Calls for more children to be taken into care following review of failing system that doesn't 'recognise the signs of neglect and abuse'


Sarah Cassidy
Wednesday 07 November 2012 09:00

The child protection system is failing to meet the needs of older children and must be reviewed urgently, an all-party committee of MPs has warned.

Fourteen to eighteen-year-olds are being put at risk because social workers and other professionals fail to recognise the signs of neglect and abuse in teenagers, the report by the Education Select Committee concluded.

The report calls for urgent changes to ensure that all children are treated as children until the age of 18 and that their interests are put first.

Graham Stuart MP, chair of the committee, said, “Our report is the culmination of a year-long inquiry. The recent revelations concerning the BBC and other institutions underline how important it is to get child protection right.

“Care for older children is not good enough. They are let down too often, frequently ignored or not listened to, can be pushed out of care too young and insufficiently prepared and supported. This has to change.”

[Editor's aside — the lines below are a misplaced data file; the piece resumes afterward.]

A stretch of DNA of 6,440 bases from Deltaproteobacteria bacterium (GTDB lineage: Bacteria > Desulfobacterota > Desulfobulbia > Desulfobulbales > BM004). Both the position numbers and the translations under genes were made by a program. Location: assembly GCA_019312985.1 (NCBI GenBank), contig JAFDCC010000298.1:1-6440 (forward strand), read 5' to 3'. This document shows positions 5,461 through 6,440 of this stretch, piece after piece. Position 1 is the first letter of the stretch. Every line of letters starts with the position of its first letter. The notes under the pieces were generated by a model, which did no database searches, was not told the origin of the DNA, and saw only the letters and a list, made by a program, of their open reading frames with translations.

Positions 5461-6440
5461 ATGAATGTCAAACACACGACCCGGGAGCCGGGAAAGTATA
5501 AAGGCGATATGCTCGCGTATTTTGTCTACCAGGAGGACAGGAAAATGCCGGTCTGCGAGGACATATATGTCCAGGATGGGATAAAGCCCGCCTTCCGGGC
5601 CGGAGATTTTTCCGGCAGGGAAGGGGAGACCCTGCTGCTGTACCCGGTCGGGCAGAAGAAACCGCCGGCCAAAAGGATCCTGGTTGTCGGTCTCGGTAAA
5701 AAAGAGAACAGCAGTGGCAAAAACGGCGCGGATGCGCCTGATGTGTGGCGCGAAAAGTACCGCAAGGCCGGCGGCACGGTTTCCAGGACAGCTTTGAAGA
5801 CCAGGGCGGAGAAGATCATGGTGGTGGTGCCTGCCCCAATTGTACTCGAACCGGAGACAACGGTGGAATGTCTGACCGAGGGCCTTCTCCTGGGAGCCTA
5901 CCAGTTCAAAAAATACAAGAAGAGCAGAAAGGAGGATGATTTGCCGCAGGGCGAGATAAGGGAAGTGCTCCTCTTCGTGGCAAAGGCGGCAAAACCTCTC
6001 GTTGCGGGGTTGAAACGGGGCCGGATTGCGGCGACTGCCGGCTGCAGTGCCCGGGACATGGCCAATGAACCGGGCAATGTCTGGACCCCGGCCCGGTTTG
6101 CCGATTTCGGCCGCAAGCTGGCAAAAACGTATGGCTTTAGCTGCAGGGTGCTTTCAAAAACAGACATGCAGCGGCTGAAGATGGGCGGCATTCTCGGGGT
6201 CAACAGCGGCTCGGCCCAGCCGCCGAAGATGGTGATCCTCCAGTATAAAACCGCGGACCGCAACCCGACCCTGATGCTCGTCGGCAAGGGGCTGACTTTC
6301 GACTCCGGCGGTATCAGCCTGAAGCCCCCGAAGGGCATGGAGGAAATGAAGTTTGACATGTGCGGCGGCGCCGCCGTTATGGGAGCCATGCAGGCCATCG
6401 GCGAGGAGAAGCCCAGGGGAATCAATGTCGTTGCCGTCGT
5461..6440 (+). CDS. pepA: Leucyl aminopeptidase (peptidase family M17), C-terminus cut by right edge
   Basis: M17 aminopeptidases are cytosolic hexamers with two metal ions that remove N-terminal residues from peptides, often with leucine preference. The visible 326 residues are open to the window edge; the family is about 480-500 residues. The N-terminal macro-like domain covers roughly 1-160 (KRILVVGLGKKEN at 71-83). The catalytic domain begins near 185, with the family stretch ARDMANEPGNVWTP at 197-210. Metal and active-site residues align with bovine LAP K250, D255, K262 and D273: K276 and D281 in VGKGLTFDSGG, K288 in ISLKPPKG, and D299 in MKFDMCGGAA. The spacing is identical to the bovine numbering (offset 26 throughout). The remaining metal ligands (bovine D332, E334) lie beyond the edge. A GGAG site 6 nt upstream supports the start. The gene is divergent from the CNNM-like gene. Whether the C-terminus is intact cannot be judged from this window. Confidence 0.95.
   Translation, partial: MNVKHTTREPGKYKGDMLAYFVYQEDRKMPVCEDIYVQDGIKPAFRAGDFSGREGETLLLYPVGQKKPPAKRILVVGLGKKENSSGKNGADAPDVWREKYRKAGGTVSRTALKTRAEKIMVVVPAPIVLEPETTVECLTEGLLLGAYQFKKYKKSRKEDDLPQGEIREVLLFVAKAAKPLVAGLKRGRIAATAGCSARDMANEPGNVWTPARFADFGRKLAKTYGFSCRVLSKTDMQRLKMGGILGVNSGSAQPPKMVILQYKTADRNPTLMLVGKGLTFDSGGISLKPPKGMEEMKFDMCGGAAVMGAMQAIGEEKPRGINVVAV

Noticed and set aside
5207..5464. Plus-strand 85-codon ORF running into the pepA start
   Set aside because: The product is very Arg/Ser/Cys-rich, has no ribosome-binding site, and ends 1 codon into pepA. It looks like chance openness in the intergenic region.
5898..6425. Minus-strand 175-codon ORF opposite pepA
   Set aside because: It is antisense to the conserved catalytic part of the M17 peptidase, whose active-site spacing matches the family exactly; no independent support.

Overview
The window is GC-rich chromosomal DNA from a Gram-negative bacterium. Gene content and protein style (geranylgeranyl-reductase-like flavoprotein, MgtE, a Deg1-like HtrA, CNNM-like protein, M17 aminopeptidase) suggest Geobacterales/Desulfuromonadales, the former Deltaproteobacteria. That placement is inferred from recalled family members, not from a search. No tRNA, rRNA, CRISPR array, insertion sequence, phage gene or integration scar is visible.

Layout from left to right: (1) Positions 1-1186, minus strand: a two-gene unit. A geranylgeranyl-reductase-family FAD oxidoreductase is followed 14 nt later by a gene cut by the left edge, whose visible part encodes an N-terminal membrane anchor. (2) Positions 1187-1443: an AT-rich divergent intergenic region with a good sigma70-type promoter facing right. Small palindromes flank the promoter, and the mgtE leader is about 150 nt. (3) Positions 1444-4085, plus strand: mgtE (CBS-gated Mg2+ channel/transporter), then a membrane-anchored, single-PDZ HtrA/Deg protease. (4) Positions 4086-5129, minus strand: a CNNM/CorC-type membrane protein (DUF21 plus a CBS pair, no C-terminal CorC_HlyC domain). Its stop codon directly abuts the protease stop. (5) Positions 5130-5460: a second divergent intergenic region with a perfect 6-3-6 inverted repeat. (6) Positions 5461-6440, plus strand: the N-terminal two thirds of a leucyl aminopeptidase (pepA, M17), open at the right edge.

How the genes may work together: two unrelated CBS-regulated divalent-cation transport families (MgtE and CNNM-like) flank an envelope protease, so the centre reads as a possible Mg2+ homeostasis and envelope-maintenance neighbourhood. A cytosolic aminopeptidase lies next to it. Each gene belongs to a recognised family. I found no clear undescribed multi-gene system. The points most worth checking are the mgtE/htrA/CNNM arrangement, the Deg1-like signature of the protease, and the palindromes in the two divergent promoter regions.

The Committee found evidence that children are left too long in harmful situations. It called for better training for all front-line professionals in child development and the long-term consequences of neglect to encourage them to intervene earlier.

It also recommended that more must be done to raise awareness among children of the nature of abuse and to encourage young people to report abuse themselves.

They warned that child protection services could be damaged by local authority cuts and called on the Government to monitor the impact of the economic situation on child-safeguarding.

Graham Stuart said, “Whatever your view on the cuts it is essential that the children in our society most vulnerable to abuse and exploitation are not the ones to pay the price. These children must be first and foremost in the minds of councillors and ministers so that the welcome improvements we have seen over recent years are maintained and built upon.”

Matthew Reed, Chief Executive of The Children’s Society said: “This is a very welcome and important report, which highlights that far too often children are treated as the problem and denied the protection they desperately need and deserve.

”It is crucial children’s needs come first at all times — regardless of how old they are, where they come from or what circumstances they face.”

Join our new commenting forum

Join thought-provoking conversations, follow other Independent readers and see their replies

View comments